A lot of pixels have been spilled in the last few years about "advanced persistent threats" (APT); if nothing else, any high-end company that has been penetrated wants to blame the attack on an APT. But what is an APT, other than (as best I can tell) an apparent codename for China? Do they exist? After thinking about it for a while, I came up with the following representation... more

Japan Developing Distinctive Anti-Cyberattack Virus

The Japanese Defense Ministry is creating a computer virus capable of tracking, identifying and disabling sources of cyberattacks, according to reports. The development of the virtual cyberweapon was launched in 2008. Since then, the weapon has been tested in a closed network environment. "The most distinctive feature of the new virus is its ability to trace cyber-attack sources. It can identify not only the immediate source of attack, but also all "springboard" computers used to transmit the virus." more

CircleID's Top Ten Posts of 2011

Here are the top ten most popular news, blogs, and industry updates featured on CircleID in 2011 based on the overall readership of the posts for the year. Congratulations to all the participants whose posts reached top readership and best wishes to the entire community for 2012. Happy New Year! more

Botnets: Most Prevalent Threat on the Internet for the Enterprises

Based on the total number of transactions, Zscaler reports botnets as the biggest security risk on the Internet for the enterprises. "Once a host gets infected, the botnet usually spreads quickly within an enterprise. It also generates a significant amount of traffic to the command and control server, to download additional malware or perform other actions." more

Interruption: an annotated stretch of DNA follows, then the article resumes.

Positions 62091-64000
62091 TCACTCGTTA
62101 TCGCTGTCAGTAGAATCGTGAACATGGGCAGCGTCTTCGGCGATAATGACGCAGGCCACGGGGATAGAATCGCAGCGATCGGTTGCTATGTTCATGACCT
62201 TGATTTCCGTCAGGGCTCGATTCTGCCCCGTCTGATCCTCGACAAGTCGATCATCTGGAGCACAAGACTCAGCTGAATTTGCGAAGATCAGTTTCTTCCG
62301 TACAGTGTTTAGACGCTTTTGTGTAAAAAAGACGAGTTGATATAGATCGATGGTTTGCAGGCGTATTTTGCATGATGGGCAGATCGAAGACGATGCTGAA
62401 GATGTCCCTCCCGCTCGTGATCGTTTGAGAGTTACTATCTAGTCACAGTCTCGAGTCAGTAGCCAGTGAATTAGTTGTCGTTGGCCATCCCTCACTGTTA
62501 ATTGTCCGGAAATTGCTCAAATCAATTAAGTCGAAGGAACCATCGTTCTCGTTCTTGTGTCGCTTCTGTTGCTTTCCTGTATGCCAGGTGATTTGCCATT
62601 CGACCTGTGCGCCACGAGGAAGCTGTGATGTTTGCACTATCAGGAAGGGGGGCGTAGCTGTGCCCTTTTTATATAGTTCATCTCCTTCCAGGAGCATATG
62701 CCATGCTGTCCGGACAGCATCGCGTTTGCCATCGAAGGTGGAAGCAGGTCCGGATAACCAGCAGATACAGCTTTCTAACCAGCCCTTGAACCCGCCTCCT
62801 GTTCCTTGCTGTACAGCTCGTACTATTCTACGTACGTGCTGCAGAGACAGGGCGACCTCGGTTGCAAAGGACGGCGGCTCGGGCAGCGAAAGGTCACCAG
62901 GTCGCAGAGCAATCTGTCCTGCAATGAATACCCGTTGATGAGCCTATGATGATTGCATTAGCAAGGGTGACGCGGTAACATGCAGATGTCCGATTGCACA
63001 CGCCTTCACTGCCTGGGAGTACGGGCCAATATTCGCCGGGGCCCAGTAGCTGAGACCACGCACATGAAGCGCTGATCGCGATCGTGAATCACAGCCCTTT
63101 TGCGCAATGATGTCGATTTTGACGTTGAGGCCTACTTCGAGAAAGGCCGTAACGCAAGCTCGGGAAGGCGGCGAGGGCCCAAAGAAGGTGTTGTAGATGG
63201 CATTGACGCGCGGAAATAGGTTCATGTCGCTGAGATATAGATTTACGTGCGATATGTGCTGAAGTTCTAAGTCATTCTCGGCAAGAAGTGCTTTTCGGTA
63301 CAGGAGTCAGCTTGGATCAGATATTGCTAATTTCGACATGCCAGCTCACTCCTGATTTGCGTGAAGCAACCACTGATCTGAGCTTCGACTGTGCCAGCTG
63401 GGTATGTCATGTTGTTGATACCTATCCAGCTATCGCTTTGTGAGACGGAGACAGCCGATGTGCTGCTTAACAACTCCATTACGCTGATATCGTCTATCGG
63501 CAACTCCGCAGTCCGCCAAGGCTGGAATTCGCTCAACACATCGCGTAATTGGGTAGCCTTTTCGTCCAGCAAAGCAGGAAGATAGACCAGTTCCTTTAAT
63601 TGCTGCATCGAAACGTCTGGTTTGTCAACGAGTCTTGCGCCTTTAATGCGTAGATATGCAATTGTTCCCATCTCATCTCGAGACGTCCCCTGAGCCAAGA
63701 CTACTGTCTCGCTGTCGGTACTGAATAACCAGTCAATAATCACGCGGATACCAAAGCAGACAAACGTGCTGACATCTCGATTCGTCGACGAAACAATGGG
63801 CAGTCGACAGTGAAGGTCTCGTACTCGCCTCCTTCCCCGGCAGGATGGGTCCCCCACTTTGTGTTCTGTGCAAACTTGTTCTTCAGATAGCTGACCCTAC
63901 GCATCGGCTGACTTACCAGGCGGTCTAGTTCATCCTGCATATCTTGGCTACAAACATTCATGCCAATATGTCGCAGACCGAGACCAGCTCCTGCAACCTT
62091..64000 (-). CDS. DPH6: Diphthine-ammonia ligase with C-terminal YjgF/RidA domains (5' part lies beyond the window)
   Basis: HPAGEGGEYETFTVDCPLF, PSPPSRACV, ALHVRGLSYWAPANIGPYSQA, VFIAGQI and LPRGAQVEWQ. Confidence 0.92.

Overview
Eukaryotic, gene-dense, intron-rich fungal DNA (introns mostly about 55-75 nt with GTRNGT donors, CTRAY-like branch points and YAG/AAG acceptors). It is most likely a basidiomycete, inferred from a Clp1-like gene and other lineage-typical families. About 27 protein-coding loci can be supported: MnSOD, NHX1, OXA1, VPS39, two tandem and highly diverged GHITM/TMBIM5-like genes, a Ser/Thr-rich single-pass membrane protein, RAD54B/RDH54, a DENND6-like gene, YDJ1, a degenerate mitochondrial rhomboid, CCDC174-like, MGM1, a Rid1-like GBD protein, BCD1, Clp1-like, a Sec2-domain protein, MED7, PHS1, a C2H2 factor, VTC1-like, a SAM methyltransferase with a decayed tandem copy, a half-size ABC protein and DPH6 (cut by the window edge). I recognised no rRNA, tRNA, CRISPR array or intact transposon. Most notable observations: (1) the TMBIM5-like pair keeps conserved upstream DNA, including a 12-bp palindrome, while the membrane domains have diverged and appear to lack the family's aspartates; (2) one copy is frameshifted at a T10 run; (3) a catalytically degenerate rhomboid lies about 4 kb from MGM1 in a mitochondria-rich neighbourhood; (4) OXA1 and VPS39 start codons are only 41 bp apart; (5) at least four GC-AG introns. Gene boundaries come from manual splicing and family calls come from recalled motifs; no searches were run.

2012 Security Predictions: APT's, Mobile Malware and Botnet Takedowns

As the weeks remaining in 2011 dwindle and 2012 peaks out from behind the last page of the calendar, it must once again be that time of year for purposeful reflection and prediction. Or is that navel gazing and star gazing? At the highest level of navel gazing you could probably sum up 2011 with one word -- "More"... But let's put that aside for now. What does 2012 hold in stall for us? more

Greylisting Still Works - Part I

Greylisting is a hoary technique for rejecting spam sent by botnets and other poorly written spamware. When a mail server receives an attempt to deliver mail from a hitherto unseen sending host IP address, it rejects the message with a "soft fail" error which tells the sender to try again later. Real mail software does try again, at which point you note that the host knows how to retry and you don't greylist mail from that IP again. more

Security, Privacy Issues and USB Drives

In an article on CSO.com.au a report from Sophos Australia is reported on. The anti-virus software company had bought 50 usb drives for analyses at a public transport auction of devices left on the Sydney trains. When they wrote that 66% was infected with malware, I presumed that they were left behind consciously, but were they? more

FBI Warns of Cyberattacks Against Banks - Aided by Variant of Zeus Trojan Called 'Gameover'

The FBI is warning that computer crooks have begun launching debilitating cyber attacks against banks and their customers as part of a smoke screen to prevent victims from noticing simultaneous high-dollar cyber heists. The bureau says the attacks coincide with corporate account takeovers perpetrated by thieves who are using a modified version of the ZeuS Trojan called 'Gameover.'" more